Statewide variation in the treatment of patients hospitalized with spleen injury

Richard S. Mangus, N. Clay Mann, William Worrall, Richard J. Mullins

Research output: Contribution to journalArticlepeer-review

12 Scopus citations


Hypothesis: Surgeons' treatment decisions for patients with spleen injuries in Washington state from January 1, 1990, through December 31, 1994, were different in rural compared with urban communities. Design and Settings: Retrospective cohort analyses using the Death and Illness History Database for the state of Washington, which provides a cross-linked record of an individual's sequential hospitalizations. Counties were defined as metropolitan, urban, or rural on the basis of population density. Patients: A total of 1905 patients (1927 hospitalizations) with an International Classification of Diseases, Ninth Revision, Clinical Modification, discharge diagnosis code of 865. Main Outcome Measures: Physician management decisions (perform a celiotomy or repair the spleen) were stratified by geographic region. Results: Throughout the state, there was substantial variability in the treatment of spleen-injured patients. Factors associated with higher odds of splenectomy included older age, overall severity of injury, treatment in rural hospitals, and treatment in the earlier years of study. While the frequency of splenic salvage increased over time, hospital length of stay, rehospitalization, and 30-day mortality did not increase. Conclusions: Injury to the spleen is a common problem for which management decisions vary by geographic region, indicating that a single management protocol does not universally apply. To evaluate appropriateness of care by process measures, such as splenic injury management, will require that decision makers grant some latitude in management variability based on factors such as practice setting.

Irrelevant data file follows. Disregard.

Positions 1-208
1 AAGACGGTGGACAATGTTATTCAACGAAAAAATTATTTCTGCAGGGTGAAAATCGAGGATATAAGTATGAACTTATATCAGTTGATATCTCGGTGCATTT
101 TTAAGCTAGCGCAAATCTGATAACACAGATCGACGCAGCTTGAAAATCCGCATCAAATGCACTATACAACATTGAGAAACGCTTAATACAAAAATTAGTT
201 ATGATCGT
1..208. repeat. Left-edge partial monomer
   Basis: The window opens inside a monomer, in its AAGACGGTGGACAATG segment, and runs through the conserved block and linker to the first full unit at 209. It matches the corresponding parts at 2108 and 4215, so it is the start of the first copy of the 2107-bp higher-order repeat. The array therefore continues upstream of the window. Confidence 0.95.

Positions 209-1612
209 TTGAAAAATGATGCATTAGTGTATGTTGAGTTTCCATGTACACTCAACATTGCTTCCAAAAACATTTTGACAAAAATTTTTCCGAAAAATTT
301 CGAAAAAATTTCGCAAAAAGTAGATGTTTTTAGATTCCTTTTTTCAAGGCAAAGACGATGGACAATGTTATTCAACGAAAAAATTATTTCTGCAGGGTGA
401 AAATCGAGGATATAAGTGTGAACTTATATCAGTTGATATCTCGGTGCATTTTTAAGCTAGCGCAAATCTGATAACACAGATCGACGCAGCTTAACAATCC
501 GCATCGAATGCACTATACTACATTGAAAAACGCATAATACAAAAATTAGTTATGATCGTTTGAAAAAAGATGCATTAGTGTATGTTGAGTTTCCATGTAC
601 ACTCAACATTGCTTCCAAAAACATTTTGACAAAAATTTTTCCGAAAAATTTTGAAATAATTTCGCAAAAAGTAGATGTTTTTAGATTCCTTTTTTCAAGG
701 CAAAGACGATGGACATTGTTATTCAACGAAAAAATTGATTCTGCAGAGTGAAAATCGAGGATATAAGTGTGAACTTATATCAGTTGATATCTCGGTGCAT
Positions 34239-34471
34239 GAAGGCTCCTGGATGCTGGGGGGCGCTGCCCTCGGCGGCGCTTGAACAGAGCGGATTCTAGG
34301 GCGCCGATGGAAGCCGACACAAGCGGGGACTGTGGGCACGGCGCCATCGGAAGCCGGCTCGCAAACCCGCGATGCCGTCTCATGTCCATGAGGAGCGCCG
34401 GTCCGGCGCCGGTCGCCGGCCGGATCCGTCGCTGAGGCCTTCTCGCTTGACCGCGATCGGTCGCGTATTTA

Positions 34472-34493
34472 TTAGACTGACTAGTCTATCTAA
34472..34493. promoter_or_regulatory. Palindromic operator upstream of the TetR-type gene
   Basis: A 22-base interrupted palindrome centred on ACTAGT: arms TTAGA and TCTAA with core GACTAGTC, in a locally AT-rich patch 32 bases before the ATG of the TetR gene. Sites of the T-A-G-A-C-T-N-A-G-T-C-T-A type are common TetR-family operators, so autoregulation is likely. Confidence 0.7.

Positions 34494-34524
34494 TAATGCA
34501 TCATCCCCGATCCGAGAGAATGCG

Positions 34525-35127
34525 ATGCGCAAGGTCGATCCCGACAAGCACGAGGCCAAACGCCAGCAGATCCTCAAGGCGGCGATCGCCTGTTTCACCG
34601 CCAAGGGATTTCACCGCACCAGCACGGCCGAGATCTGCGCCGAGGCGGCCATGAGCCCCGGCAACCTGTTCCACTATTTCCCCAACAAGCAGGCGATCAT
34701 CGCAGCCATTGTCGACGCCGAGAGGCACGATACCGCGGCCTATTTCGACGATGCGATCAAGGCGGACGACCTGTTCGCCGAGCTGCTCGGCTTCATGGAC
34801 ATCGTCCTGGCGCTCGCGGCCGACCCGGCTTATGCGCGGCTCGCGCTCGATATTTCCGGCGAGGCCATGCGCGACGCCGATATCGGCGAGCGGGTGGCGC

Original languageEnglish (US)
Pages (from-to)1378-1384
Number of pages7
JournalArchives of Surgery
Issue number12
StatePublished - Dec 1999

ASJC Scopus subject areas

  • Surgery


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